The second school I worked as a teacher in frowned on teachers taking breaks. They also liked to schedule you for PLC times, random meetings and PD things during almost every single conference period, 5 days a week, which meant most days you only got your 20-minute lunch break. If you were lucky, someone didn’t come bug you during that time, but usually I wasn’t so lucky.

It was so bad if you called someone to watch your class for 5 minutes to use the restroom, they would purposely not show up until hours later. If you’re a woman, you know this can be a problem, if you know what I’m saying.

It got so bad at this school that I basically stopped drinking water at all while working because I knew I wouldn’t be able to go, which just lead to a slew of health issues.

I didn’t last long at that school, but in my time there, I learned how important it is to take breaks.

If you need to eat lunch alone in your classroom to have 30 minutes of peace and quiet to relax, do it! If you need to take 5 minutes before a meeting starts to use the restroom or catch your breath, do it!

You are human and need to take care of yourself. Don’t ever let another coworker, admin or anyone make you feel guilty for it. After all, you are your only advocate and need to do what is best for you.

[bctt tweet=”Teachers need self-care so they can be the best teachers they can be.” username=”mytayloredclass”]

7. Give yourself regular days off

I used to be the WORST at this!

I would never, ever take a day off. It didn’t matter how badly I needed it, I would feel too guilty if I took a day off.

Even if I could convince myself to take the day off, I would spend the entire day with my phone and email glued to me so I could make sure I didn’t miss anything. If I got a text or an email about needing to deal with something, I would beat myself up for being off work and not at school.

Taking a day off can be a form of self-care. If your mind and body are telling you you need a break, then take the break!

Teachers go above and beyond, [and then some], on a regular basis, which often leads to burn out. You have PTO days for a reason. Use them!

Here is what I suggest: whatever planner you use for the school year, block out an entire school year’s worth of days off. Now, I’m not saying you have to go crazy or use all of them. Schedule a few here and there for yourself at times when you know you are likely to feel burnout or have something special in your personal life you would like to do.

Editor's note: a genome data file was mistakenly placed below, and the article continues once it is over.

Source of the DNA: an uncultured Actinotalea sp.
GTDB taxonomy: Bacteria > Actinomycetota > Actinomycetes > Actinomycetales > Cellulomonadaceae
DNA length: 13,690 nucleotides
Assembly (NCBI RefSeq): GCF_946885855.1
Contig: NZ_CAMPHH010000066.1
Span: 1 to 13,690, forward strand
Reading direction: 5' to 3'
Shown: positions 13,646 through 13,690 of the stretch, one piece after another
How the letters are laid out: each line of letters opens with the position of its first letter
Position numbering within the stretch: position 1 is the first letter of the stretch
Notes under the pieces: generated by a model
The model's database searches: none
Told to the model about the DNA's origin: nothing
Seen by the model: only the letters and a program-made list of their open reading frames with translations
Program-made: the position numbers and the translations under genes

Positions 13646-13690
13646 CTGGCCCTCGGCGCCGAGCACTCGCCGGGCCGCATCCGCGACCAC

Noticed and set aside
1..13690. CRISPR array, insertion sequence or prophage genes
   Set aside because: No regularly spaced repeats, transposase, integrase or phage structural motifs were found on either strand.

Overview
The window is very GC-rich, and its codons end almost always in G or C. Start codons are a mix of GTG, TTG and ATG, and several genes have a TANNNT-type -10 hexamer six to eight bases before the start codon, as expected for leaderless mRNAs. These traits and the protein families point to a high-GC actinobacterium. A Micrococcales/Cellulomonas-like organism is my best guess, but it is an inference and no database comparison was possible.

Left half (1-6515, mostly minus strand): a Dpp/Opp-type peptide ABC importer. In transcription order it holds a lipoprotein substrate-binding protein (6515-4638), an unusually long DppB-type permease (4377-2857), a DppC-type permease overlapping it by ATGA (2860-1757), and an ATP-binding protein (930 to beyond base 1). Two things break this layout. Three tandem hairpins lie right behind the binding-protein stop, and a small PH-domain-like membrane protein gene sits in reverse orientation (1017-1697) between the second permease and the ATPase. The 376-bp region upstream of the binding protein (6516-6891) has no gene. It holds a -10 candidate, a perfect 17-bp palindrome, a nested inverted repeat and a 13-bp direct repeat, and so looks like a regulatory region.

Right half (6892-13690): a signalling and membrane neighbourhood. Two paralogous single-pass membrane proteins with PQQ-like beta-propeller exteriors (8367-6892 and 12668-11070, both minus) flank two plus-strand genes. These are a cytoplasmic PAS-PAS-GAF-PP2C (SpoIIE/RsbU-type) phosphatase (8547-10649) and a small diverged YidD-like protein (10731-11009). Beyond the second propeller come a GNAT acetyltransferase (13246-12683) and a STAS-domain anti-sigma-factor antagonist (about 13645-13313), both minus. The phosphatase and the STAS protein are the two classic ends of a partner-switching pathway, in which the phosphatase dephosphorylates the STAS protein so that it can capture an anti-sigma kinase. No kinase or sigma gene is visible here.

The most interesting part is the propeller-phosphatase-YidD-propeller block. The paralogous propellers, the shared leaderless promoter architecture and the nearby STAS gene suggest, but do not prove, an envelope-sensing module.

I’m telling you, it’s OKAY to take a day off here and there to take care of yourself and it’s one of the best forms of self-care we can do for ourselves as teachers.

8. Keep a journal by your bed

When I was still working in a school, do you know what one of my biggest struggles was? I never was able to fall asleep because I could never turn off my teacher brain.

It drove me nuts! I was always exhausted because I could never sleep after working a 13+ hour day since my mind was always running with all of the things I needed to do the next day or stressing for the next IEP meeting I had to run.

I FINALLY helped this problem by keeping a journal next to my bed. Before I laid down to go to sleep, I would spend 5-10 minutes doing a brain dump and writing down everything that was on my mind and everything I needed to remember for the next day.

This helped because what I was thinking and worrying about was now on paper. I didn’t need to stress myself out trying to remember everything because it was on paper now.

I recommend either keeping a few pieces of paper or using this as an excuse to go to Home Goods to buy a new, cute little notebook to keep on your nightstand.

9. Prepare for the next day the night before

I have always been so big on this!

Mornings can be really stressful and throw off your entire day in the blink of an eye. You never know when you’ll struggle to wake up after a terrible night’s sleep or have traffic happen that makes you late to work.

A big way you can positively impact your mornings and make your life a little bit easier is by getting ready for the next day the night BEFORE.

You should prep your coffee maker, get your outfit laid out, pack your lunch, and have your bags all ready to go. This way in the morning you won’t be running around like a chicken with your head cut off to remember to grab everything you need.

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10. Do something for YOU every single day

When you are working, you are giving so much of yourself and energy to your job, and being a teacher myself, I know that means you are left doing very little for yourself.

Do you know that saying you can’t pour from an empty cup? How can you be the best version of YOU and the best teacher you can be if your cup is empty?

It is critical, and I mean CRITICAL, you do something for yourself every single day.

It doesn’t have to be anything fancy or complicated. Maybe take a relaxing bath when you get home or curl up on the couch with your significant other to watch a movie and drink a glass of wine.

Decide what helps you relax and feel happy and do something every day for YOU.